Red Hat’s Real Time Coming Sooner Than Later

Real Time Linux will be available to Red Hat  customers
sooner than had been originally expected, but unlike many Red Hat innovations,
the new Real Time capabilities will not show up first in Red Hat’s Fedora
community Linux distribution.

In many cases where Red Hat is integrating new technologies to Linux, it
will first debut the feature in its Fedora distribution. That’s not going to
be the case with Real Time.

“Initially there will not be a Fedora Real Time offering,” Tim
Burke Director Emerging Technologies Red Hat told internetnews.com. “The
reason why is not because we’re trying to keep everything secret and in fact
there already is an upstream sandbox where the real time development work is
being done.”

Burke explained that Fedora represents a different user base and will
typically pull kernel updates very rapidly from the mainline of kernel
development.

“Fedora is great for integrating projects but Real Time is just a kernel and
it doesn’t impact other things,” Burke said. “From a release point of view
it doesn’t have the same integration challenges as SELinux.”

That’s not to say that Fedora won’t have a real time version at some point.

“As we get more of the full set of Real Time patches upstream, a year from
now when everything is upstream then it makes a lot of sense to have a Real
Time Fedora initiative,” Burke said. “But because not everything is in the
kernel now it doesn’t make sense now.

“Originally our game plan was to get all the capabilities upstream and then
have everything integrated for RHEL 6 (Red Hat Enterprise Linux),” he said.
“There has been so much pull from customers so we’re not going to wait
another 18 months. Our intention now is to have an offering well in advance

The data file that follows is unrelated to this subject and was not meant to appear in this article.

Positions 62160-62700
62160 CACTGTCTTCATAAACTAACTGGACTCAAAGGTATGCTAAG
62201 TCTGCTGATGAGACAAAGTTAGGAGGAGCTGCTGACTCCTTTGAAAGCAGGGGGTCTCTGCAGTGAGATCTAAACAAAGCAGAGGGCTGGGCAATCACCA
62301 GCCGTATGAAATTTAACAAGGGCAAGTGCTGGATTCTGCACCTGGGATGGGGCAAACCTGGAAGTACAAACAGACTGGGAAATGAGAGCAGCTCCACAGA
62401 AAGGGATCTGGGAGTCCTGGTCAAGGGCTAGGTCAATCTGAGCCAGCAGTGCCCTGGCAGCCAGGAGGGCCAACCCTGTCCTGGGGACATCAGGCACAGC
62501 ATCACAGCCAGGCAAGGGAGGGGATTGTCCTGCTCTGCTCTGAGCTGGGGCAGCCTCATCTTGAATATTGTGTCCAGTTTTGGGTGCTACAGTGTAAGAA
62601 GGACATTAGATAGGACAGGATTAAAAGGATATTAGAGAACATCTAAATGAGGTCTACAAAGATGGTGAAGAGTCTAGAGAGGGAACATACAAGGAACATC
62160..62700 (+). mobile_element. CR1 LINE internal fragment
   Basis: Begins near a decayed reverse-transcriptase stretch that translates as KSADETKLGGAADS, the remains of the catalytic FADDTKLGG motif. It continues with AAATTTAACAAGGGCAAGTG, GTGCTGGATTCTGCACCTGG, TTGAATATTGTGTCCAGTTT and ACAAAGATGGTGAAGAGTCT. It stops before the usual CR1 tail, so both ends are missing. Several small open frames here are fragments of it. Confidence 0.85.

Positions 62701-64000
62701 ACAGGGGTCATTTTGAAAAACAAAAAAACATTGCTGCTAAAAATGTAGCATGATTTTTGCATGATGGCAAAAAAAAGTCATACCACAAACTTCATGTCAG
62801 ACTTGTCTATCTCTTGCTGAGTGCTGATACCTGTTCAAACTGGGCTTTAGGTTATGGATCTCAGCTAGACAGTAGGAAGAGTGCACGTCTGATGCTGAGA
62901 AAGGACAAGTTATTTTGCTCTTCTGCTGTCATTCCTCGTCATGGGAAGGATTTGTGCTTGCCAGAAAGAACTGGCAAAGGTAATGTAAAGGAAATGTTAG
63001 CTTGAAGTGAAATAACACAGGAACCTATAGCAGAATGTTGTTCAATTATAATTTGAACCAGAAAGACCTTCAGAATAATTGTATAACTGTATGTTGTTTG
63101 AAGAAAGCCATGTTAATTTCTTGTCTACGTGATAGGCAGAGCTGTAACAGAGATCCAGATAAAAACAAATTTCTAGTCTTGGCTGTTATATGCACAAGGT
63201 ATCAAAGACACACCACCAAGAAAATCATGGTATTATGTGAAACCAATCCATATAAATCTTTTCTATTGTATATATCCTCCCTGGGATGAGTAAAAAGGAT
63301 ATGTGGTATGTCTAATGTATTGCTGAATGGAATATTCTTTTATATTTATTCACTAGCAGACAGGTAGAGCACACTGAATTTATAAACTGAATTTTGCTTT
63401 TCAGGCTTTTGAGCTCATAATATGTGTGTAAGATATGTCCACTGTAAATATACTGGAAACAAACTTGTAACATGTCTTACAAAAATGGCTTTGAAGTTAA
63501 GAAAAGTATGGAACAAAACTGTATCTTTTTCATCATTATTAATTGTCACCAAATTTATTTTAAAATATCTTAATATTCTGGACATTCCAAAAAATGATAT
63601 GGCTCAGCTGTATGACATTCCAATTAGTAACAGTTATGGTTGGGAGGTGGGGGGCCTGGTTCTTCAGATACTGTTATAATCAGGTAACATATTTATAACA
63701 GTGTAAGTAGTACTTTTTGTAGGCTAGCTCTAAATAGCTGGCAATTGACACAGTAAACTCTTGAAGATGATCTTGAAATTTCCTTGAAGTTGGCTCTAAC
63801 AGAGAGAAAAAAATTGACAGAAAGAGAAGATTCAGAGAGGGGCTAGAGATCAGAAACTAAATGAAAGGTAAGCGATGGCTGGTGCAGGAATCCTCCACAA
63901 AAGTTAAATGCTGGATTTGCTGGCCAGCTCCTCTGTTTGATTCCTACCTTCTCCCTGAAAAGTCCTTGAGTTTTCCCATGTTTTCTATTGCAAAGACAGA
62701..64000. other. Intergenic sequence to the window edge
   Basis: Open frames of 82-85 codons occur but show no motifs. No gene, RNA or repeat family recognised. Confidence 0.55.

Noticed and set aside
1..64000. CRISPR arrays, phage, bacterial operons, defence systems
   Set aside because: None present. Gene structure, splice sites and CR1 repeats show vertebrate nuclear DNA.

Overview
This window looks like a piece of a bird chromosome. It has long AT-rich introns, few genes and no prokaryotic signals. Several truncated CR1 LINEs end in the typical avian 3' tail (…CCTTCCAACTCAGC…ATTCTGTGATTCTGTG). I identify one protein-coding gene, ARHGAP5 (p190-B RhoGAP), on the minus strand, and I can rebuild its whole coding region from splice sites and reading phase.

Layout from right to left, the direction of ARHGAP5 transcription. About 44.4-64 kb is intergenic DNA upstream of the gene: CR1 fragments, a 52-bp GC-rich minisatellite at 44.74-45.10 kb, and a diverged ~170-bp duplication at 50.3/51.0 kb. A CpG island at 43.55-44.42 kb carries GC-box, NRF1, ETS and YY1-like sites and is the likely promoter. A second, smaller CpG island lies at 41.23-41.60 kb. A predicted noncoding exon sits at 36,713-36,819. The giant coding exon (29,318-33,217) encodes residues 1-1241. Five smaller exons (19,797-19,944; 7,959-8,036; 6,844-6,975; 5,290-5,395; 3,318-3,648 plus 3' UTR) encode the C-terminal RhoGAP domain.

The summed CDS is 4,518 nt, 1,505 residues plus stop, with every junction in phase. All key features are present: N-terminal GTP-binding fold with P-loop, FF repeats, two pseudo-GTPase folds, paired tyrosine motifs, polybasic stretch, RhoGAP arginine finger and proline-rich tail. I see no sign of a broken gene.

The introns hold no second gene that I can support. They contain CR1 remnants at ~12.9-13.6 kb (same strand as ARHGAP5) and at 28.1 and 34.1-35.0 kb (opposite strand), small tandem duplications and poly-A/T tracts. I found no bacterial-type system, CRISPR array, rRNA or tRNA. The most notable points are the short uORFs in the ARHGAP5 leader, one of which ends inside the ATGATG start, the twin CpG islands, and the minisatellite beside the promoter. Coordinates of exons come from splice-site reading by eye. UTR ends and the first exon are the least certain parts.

of RHEL 6.”

Red Hat recently
released RHEL 5
and typically releases full enterprise revisions every
18-24 months. Burke noted in a
keynote at the Linux on Wall Street conference that Real Time Linux
enhancements will significantly improve the deterministic qualities of Linux
and reduce or eliminate application latency.

“We now have the code out and are working with a number of our partners and
customers,” Burke said. “We’re effectively doing our beta evaluation at this
point in time.”

Once customers agree that the Red Hat Real Time product is effective and
working properly, the plan is for Red Hat to quickly productize the full
offering.

Red Hat also argued that current efforts by vendors Concurrent, MontaVista
and Wind River in the Real Time Linux space are not at the same level as
what Red Hat will be putting into the marketplace.

Red Hat’s engineers are leading the way in the kernel community to add Real
Time enhancements to the mainstream
Linux kernel
. Other vendors like MontaVista , Wind River and
Concurrent also offer Real Time Linux distributions though Burke thinks that
Red Hat is different.

Though MontaVista helped to kick start
Real Time Linux efforts
a few years back, Burke argued that Montavista
no longer a leader in this space.


“We’re glad to have them as part of the community they are good testers but
their contribution rate has not been significant,” Burke said.

When it comes to Wind River Burke said that Wind River is successful in the
small footprint/constrained device market. In contrast, the customers that
Red Hat is targeting are financial service providers, federal sector and
telcos that are not constrained small footprint.

“In the accounts that we go to we never hear MontaVista, Timesys or Wind
River, they’re the small footprint market and we’re going after the broader
market,” Burke said.

Burke was somewhat less polite in talking about Real Time Linux vendor
Concurrent, which also integrates with Novell for Novell’s Real Time Linux
offering.

“Concurrent is not working in the upstream community to get their changes
in,” Burke alleged. “Concurrent is effectively a proprietary branch, they
are not players in the open source space.”

“Any product based on Concurrent is inherently a short term tactical
approach that has no longer term viability upstream,” Burke said
emphatically. “From a longer term approach they may look as good as our
initial offering today but if you look out a year form now in terms of
maintenance. if you’re a divergent branch over time you’re lost.”

“That’s why Red Hat’s view is that if your code is not upstream it doesn’t
count, it doesn’t exist.”

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